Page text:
The summertime sunshine can be a welcome treat after a long winter, but it can also be dangerous. Many people with complex CHD have difficulty tolerating the summer heat. PCHA recently asked the CHD Community, families, and patients to share what they do to beat the heat. This is what they had to say!
1. Hydrate! Hydrate! Hydrate!
Our bodies are made up of approximately 70 percent water. Water has many important functions in the body, including; regulating your body’s temperature, digesting food, and excreting waste. Children are at a greater risk of dehydration than adults. This is because in relation to their size, children have a larger proportion of their skin available to lose sweat and be exposed to heat. Additionally, children don’t always recognize that they’re thirsty, and if they’re not encouraged and reminded may forget to drink. Add Congenital Heart Disease into the equation and dehydration can pose an even greater risk.
- Pack a water bottle to have handy whenever you go out. You can even try having a couple of frozen water bottles in the freezer ready to grab and go!
- Encourage your child to drink water before, during, and after physical activity
- Always offer and encourage water with meals and snacks, even if they don’t like it!
Tricks for when your kids don’t like or just don’t want water
- Try adding slices of fruits such as lemon or orange to water, for variety and flavor.
- Let your kids choose their own cup or bottle to drink from.
- Be a role model! Make a point of drinking water with your kids.
- Experiment with ice cube trays; kids can have fun freezing water into a variety of shapes and adding those ice-cubes to their drinks. Check out these great choices: Under the Sea, Star Wars, Stars & Hearts!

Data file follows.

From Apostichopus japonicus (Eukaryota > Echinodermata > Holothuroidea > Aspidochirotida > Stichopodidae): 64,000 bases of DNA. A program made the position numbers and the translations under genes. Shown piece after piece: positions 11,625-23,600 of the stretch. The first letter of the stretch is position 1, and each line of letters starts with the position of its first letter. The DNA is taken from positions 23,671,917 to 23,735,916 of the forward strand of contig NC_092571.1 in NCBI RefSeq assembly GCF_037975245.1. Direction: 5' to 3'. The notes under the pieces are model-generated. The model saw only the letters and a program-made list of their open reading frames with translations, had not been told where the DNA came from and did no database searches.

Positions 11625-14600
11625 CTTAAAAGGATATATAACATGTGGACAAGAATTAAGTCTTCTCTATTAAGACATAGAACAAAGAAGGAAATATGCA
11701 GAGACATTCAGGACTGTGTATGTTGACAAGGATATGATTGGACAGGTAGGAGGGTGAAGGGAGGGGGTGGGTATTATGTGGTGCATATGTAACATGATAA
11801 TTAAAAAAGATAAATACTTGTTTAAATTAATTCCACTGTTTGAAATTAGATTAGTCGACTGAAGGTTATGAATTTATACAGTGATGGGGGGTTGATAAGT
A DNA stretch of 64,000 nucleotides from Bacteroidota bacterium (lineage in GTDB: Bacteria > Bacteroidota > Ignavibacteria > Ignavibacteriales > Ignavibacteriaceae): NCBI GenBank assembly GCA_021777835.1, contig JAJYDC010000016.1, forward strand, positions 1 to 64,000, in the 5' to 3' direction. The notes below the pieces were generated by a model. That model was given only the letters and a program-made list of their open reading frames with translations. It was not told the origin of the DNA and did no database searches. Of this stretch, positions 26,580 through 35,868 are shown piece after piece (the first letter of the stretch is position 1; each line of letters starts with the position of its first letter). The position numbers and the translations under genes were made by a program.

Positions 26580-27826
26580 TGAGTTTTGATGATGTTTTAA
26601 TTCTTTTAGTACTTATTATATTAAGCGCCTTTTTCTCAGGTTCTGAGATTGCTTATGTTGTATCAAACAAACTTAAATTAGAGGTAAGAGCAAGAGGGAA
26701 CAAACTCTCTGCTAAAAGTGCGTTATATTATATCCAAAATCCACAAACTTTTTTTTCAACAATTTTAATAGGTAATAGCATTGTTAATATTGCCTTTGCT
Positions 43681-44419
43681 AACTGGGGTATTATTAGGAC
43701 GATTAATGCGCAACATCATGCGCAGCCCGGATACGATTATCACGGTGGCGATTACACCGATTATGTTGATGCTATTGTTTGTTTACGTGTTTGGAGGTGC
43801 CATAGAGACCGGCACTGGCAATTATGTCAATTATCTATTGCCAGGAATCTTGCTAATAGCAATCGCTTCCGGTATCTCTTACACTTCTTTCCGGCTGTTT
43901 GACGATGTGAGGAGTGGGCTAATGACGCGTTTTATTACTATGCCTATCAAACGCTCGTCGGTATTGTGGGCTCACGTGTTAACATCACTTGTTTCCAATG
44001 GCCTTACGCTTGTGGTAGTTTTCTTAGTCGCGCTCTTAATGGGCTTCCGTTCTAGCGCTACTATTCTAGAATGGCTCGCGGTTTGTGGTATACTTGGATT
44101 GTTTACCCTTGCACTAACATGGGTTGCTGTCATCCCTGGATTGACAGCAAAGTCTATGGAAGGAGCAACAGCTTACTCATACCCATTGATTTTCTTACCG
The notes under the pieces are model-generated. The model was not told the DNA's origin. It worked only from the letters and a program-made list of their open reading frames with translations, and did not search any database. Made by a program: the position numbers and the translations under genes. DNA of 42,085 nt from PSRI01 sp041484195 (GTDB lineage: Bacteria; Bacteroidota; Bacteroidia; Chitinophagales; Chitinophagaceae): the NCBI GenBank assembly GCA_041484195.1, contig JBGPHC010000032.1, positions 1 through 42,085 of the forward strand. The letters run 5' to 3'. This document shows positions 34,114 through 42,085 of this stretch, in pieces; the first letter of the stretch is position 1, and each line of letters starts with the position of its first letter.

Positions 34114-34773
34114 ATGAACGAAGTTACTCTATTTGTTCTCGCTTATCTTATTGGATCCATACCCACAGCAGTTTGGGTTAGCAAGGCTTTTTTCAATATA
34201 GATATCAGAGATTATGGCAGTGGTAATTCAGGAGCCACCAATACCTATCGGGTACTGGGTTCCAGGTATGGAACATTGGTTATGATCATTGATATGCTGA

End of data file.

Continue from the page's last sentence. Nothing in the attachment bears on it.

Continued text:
Depending on where you live, summertime temperatures can average anywhere between “Oh boy, I’m starting to melt a little bit out here,” to “Someone dump a bucket of ice water on me right now.” The anticipation for the last bit of snow to melt and the warmth that summer brings can’t arrive fast enough but, for some, it can be the moment you began feeling bad about not wanting to leave the comfort of your cool home for the hot outdoors. But despite the pressure to get out and have fun in the sun, you shouldn’t feel bad about staying inside with your heart warrior on those hot days – especially when their causing your cardiac kid serious discomfort.
3. Enjoy a Cool Treat
What’s summertime without ice cream? Clearly we know why July, the peak of summer, is National Ice Cream Month. Whether you’re rolling through the Dairy Queen Drive-thru, passing out popsicles by the pool, or busting out a pint of Ben & Jerry’s after the kids go to bed there are a lot of sweet treats that seem to take the edge off of a hot day. We followed up our “how do you beat the heat” heart poll question by asking our followers what their favorite flavor of ice cream was and who knew there were so many different flavors of Ice cream out there!?
Here are the top 5 flavors heart warriors and their parents prefer:
#3 Cookie Dough
#5 Moose Tracks
4. Take a Dip
Making a splash in the pool or at the beach (or relaxing on a raft) is at the top of just about everyone’s favorite summertime activity list! It’s a great way to stay cool, and get everyone out of the house. Though it’s important to keep in mind each of your swimmers’ strength and that harmful rays can still do damage, even in the water. Be sure to tote the waterproof sunscreen when you’re hitting the water!
5. Soak up the Summer
Some of us just love watching those temperatures rise, soaking up the sun, and feeling that warmth on our faces. It’s important to remember moderation, too much sun can make you sick too! Encourage your Heart Warriors to learn their own limits, while still having fun! Remember to take breaks, find a shaded area if you can’t go inside, plan your outing when the sun’s not at it’s hottest, use a cooling sport cloth, and drink plenty of water!
You’re not alone in looking for fun ways to beat the heat. Love it or loathe it, summer is sticking around, so whatever you do be safe and enjoy it!
*Please note the information in this post is not meant to be a substitute for medical advice.